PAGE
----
| Why Is This Pesach Different? |

The Rush on Matzah

“Do I see a shortage? A hundred percent. If I usually make 100 pounds in ten hours, now I’m making 60 pounds”

Calling matzah bakeries two weeks before Pesach should have been a fool’s errand. But it turned out to be as easy as a spring breeze.

One bakery owner was home with the coronavirus and eager to talk. A second was effectively on vacation, having sold out his entire line. A third said the run on products two weeks ago meant he was seeing few customers now.

Bakeries in the tristate area were generally seeing a chunk of their average workforce staying home. The natural result was a shortage of matzos, although bakeries assured me that nobody would be left without their lechem oni.

“Do I see a shortage? A hundred percent,” said Chaim Brown, the owner of the Boro Park Matzah Bakery. “If I usually make 100 pounds in ten hours, now I’m making 60 pounds. But Yidden care about each other. If someone doesn’t have, he’ll get from another.”

Someone familiar with operations at Lakewood’s sole matzah bakery said they were “definitely” seeing a shortage. The bakery was down to half its normal staff and did not have any matzah immediately available.

“They produced the same amount as usual but people bought weeks early,” the person said, agreeing that not having matzos two weeks before Pesach or having people make their purchases so early were both “unusual.”

The owner of the Monsey Matzah Bakery said that virus fears were causing a rush to the markets. While they have a sufficient supply, anxiety led many people to buy early this year.

“This year is different,” said the owner, who did not give his name, “because a lot of people came before.”

Brown, from the Boro Park bakery, which is more commonly known as the Poilishe matzah bakery, said that about 40 percent of his workers were home sick with the coronavirus. Consequently, his shop has seen a 40 percent reduction in productivity. He has no idea what will be tomorrow, let alone whether the traditional “matzos mitzvah” baking will proceed as scheduled on Erev Pesach.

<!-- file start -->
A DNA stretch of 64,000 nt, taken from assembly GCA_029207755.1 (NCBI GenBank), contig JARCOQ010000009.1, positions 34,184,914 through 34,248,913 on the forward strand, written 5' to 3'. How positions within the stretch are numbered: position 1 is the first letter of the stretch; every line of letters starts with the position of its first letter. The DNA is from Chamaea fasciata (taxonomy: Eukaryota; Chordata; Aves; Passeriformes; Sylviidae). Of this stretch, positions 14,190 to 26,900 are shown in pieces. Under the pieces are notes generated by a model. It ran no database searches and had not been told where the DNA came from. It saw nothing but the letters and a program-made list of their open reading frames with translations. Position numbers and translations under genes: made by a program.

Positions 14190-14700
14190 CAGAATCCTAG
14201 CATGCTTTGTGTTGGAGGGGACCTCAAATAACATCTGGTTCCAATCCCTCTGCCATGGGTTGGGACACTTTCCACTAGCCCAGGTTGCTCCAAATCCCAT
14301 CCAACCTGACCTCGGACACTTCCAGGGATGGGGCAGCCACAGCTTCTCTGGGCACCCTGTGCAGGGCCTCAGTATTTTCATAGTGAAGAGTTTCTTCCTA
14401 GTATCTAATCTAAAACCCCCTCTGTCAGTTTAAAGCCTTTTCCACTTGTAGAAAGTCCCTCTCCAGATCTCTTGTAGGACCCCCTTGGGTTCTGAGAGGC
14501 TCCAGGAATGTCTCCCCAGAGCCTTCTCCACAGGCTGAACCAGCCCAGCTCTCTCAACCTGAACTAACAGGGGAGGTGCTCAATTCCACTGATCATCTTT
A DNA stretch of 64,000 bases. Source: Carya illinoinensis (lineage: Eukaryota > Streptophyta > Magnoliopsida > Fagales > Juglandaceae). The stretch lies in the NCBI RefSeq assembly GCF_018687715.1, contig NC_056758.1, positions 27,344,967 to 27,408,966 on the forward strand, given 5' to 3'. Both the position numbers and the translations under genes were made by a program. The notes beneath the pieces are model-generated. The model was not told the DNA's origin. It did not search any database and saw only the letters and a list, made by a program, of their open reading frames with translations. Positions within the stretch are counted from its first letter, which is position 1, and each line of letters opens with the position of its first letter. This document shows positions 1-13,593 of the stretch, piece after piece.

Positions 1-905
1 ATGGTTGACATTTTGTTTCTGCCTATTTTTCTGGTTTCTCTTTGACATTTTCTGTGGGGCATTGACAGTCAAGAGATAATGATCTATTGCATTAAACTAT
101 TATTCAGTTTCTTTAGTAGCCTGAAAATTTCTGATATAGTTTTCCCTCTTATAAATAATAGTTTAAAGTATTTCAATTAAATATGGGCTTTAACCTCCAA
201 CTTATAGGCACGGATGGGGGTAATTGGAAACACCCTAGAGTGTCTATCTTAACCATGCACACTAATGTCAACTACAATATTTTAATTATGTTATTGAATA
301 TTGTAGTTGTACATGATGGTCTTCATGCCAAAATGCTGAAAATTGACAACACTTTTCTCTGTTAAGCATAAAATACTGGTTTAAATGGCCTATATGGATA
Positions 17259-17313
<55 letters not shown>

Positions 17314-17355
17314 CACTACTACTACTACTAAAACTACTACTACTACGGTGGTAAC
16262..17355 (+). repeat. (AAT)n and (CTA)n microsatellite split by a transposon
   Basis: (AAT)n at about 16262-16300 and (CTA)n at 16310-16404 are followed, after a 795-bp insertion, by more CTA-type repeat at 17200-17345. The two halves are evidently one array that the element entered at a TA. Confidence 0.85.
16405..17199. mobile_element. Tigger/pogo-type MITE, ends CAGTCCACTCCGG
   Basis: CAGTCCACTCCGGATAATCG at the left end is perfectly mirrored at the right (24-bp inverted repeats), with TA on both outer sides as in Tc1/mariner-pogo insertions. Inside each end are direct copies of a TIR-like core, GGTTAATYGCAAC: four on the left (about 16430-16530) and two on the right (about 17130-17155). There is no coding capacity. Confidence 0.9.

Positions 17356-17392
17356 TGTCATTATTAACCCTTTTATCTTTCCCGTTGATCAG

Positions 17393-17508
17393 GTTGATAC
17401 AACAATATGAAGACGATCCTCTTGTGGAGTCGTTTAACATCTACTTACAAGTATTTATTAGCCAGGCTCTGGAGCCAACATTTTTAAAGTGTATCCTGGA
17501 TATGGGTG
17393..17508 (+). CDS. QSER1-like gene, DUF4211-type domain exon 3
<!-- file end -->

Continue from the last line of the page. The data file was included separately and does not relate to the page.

Brown himself was home with a fever and cough, primary symptoms of the virus that has sickened tens of thousands of New Yorkers. He said that customers who placed orders with him will get matzos, but he will not set aside any surplus.

“Take the Karliner kehilla,” he said. “They usually come a few days before Pesach. But I don’t put aside for them. I don’t know if I’ll have matzos when they come. I don’t feel it’s right to put aside matzos.”

The shortage is not only for the run-of-the-mill customer. It affects the well-heeled as well, said Rabbi Elozer Boruch Bald, the founder of Irgun Shiurai Torah in Boro Park and administrator of a chessed fund to help people cover Pesach expenses.

Rabbi Bald said he heard from a prominent Toronto philanthropist who he had nearly missed getting his regular matzah order. He and some friends usually rent a bakery in Williamsburg and send the matzos to the Pshevorsker rebbe in Antwerp. This year, the rebbe told them not to wait but to schedule the baking for as soon as possible. They baked on a Monday and had it shipped to Toronto — an hour before Canada shut its border with the United States.

Most people, at least in Monsey, do not have to worry, the owner of that township’s bakery said.

“There will be enough,” he said. He then added, “hopefully.”

— Yochonon Donn

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